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Boone County commission votes to pass wind farm regulations 

Credit:  By Ellie Marshall | Columbia Missourian | www.columbiamissourian.com ~~

The Boone County Commission voted unanimously Thursday to pass regulations on wind farms in Boone County.

The original draft was passed in June by the county Planning and Zoning Commission. Since then, there have been changes in definitions, intent and purpose, visual impact assessment, and abandonment.

“As a result of the public comments that were received, staff has drafted several amendments to the proposed regulations,” said Bill Florea, the county’s director of resource management.

Wind farms in Boone County have been highly debated over the two-year process to draft regulations. The Planning and Zoning Commission held three public hearings around the county and had 14 public work sessions to ensure community members’ opinions were heard.

“We heard from proponents and opponents,” Presiding Commissioner Dan Atwill said. “Many documents were presented which are included in the record. Emphasis has been on transparency and consideration of all points of view. There’s no way to satisfy everyone or every point of view.”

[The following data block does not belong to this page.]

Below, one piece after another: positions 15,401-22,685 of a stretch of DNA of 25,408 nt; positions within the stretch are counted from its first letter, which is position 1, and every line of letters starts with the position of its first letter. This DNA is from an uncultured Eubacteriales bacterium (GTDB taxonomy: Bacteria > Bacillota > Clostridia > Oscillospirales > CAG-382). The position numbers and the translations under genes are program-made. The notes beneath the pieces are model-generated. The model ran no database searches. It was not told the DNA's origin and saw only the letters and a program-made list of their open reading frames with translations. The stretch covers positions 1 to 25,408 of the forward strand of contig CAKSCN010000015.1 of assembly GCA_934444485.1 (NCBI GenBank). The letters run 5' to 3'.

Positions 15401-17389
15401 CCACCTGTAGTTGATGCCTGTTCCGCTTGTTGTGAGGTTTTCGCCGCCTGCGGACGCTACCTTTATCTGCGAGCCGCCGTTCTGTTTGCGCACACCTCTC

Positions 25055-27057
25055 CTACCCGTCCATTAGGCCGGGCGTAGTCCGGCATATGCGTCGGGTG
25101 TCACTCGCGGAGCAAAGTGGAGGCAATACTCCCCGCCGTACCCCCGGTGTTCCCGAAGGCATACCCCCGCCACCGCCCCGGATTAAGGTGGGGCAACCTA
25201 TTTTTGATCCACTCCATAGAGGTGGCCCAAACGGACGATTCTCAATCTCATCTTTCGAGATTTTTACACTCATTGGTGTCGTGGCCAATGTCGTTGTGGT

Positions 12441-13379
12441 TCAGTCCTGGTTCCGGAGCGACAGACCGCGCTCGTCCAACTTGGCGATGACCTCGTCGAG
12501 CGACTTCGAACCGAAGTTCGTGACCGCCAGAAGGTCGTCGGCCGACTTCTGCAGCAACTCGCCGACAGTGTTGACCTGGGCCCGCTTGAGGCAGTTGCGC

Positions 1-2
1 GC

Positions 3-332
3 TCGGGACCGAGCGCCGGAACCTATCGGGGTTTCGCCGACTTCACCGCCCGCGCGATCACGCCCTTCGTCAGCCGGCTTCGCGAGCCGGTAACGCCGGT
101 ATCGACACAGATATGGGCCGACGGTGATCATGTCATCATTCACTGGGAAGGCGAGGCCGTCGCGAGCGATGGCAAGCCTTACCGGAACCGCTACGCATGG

“This is not something that has all of the interests on one side or the other,” District II Commissioner Janet Thompson said. “This is an issue in which interests must be balanced.”

The process has taken longer in Boone County because the county has different zoning regulations than surrounding areas.

“Without basic zoning requirements, this process would be much different,” Atwill said. “Many counties still do not have zoning regulations.”

Atwill said all rules are subject to modification at a later date to meet the changing needs of the community.

Source:  By Ellie Marshall | Columbia Missourian | www.columbiamissourian.com

This article is the work of the source indicated. Any opinions expressed in it are not necessarily those of National Wind Watch.

The copyright of this article resides with the author or publisher indicated. As part of its noncommercial educational effort to present the environmental, social, scientific, and economic issues of large-scale wind power development to a global audience seeking such information, National Wind Watch endeavors to observe “fair use” as provided for in section 107 of U.S. Copyright Law and similar “fair dealing” provisions of the copyright laws of other nations. Send requests to excerpt, general inquiries, and comments via e-mail.

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